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TDC NBA Re-Draft: Washington Wizards Draft Breakdown

NOTE: This is a series of articles written by individual authors, both in and out of The Draft Class. These are all part of The Draft Class’ NBA Re-Draft, in which all of the current 30 NBA teams are represented and will undergo a simulation through NBA 2K20, with the goal to build the best team over the next five years. All teams have already been formed through the snake draft. These pieces will break down why each team’s representative drafted the way they did, as well as the approach the representative had heading into the draft.

GM: Kory Waldron (@KWalHoops)

Right off the rip, I knew in a snake draft like this, that having pick number 20 was putting me in a tough spot if my goal was to win now. This is why I pivoted on a full-on youth movement with Years 3-5 of this five year simulation in mind. This led to my first overall pick being the likely 2019-2020 NBA Rookie of the Year, Ja Morant. We’ve seen the flashes of brilliance already from Morant, who can score, facilitate, rebound and defend. The point guard position is arguably the most important in the league and with Morant, I knew I had the face of my franchise.

The next step was to surround Morant with a supporting cast that benefited his skillset. The players I went out searching for were those who could space the floor, had high athleticism and were versatile enough to play multiple positions. That was more or less accomplished as the average age of my team is 24 years old.

My second overall pick was the high flyer & super versatile young big in John Collins. Collins may have some defensive issues, but hopefully with development that changes. Regardless, Collins provides offense inside the paint as well as outside the arc while being a high energy rebounder. The perfect player to play alongside Ja Morant – imagine the fast breaks!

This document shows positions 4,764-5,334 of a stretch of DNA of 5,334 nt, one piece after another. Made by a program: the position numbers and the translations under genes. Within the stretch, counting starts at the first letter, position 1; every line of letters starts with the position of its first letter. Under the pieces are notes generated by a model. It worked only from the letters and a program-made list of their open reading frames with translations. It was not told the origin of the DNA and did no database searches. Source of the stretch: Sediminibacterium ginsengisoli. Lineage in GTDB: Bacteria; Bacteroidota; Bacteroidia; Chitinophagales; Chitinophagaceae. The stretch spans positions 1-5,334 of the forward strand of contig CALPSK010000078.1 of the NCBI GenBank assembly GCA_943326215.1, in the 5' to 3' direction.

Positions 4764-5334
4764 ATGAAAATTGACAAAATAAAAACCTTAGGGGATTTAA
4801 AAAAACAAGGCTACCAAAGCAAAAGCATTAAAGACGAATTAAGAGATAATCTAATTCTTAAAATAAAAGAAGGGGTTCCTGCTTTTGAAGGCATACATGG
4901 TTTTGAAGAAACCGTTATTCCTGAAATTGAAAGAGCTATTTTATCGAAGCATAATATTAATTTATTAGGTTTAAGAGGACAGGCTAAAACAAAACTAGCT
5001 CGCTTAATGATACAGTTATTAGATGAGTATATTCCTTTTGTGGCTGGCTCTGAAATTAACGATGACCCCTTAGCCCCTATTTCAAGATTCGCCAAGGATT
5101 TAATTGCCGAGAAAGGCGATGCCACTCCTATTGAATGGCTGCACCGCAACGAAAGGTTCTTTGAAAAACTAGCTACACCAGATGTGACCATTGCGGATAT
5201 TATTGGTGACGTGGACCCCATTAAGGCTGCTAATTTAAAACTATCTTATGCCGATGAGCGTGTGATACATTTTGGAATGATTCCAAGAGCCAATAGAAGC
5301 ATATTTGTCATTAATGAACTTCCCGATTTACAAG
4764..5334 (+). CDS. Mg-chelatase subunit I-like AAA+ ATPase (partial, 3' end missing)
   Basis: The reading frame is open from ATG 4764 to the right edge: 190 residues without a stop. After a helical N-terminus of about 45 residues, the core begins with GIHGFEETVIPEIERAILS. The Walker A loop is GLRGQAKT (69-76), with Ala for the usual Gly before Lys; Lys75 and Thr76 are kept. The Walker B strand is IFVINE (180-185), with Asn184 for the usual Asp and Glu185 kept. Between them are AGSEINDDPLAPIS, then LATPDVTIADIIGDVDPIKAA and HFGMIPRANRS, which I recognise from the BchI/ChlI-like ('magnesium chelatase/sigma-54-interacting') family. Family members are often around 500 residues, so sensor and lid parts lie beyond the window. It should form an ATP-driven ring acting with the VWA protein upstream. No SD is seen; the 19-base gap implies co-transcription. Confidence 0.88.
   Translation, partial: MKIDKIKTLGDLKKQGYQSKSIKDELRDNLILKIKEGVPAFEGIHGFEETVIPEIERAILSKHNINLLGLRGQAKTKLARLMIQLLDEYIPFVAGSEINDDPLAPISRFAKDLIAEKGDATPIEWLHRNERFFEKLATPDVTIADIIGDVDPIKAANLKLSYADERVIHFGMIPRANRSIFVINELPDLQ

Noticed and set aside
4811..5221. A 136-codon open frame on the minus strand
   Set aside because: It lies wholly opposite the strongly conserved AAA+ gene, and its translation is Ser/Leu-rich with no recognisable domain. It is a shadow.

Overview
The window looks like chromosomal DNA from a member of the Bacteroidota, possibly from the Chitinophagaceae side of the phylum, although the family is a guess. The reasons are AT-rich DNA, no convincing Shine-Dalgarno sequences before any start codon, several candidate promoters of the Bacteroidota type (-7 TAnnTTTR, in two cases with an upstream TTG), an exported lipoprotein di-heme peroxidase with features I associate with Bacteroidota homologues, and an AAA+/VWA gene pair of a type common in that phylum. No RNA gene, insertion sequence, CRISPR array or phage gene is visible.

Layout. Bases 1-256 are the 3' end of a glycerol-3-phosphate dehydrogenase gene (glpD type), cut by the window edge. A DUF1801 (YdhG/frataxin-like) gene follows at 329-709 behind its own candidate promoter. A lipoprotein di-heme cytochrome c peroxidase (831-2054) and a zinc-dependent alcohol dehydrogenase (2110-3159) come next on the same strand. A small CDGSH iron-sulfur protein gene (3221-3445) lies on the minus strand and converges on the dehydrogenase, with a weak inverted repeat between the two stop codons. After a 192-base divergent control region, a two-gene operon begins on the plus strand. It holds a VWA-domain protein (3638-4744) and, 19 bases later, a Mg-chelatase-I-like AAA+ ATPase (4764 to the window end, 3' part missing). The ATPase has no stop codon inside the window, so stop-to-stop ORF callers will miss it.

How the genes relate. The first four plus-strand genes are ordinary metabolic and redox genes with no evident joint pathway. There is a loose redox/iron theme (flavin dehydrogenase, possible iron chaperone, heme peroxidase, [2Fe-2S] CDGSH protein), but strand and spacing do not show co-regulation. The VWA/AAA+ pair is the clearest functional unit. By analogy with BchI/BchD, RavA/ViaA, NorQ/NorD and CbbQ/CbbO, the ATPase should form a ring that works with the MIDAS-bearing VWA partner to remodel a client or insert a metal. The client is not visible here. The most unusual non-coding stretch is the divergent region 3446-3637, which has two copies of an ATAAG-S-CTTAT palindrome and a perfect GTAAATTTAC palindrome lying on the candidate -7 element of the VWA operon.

My next three picks were no longer about acquiring the best talent on the board, but finding the right core pieces to surround Morant & Collins. This is where I drafted Kelly Oubre Jr., Evan Fournier & Malik Beasley. Kelly Oubre Jr. is another crazy athletic wing who can also play small ball power forward minutes – not to mention his shooting has improved yearly.

Now, Evan Fournier was a bit older than I would have liked, but veterans are important to a roster and he’s a lifetime 37% three-point shooter. Lastly, when it comes to Malik Beasley, he showed in a small sample size his offensive abilities with the Minnesota Timberwolves to create his own offense, an aspect of my team that was needed. 

The next three picks were my most important picks, as these are more or less my key reserves: Jaxson Hayes, Kris Dunn & Cedi Osman. Though Hayes is actually my starting center, I’m unsure how his first couple of seasons will go, and I have hopes that John Collins can actually thrive as a small ball center. Regardless, Hayes was an easy choice as a rim protector, solid rebounder, and high-energy guy who is only 19 years old.

At this point, I felt that Ja Morant needed a back-up guard who won’t be asked to do much aside from playing elite defense and running the offense briefly. This is where Kris Dunn was the answer, as Dunn can easily provide all of that despite the fact that he’s not a talented scorer; essentially, I get Marcus Smart vibes from him. Additionally, Cedi Osman is an offensive wing and a fairly decent defender who is still young enough to develop further. 

The Washington Wizards draft concluded with the picks of Lance Stephenson and Dewayne Dedmon, both solid veterans who have plenty of value in limited minutes or when others are in foul trouble.

Overall, I’m very happy with how the draft turned out. I don’t think this team will ever win a title, but I’m hopeful that they become contenders in the final couple years of this simulation.

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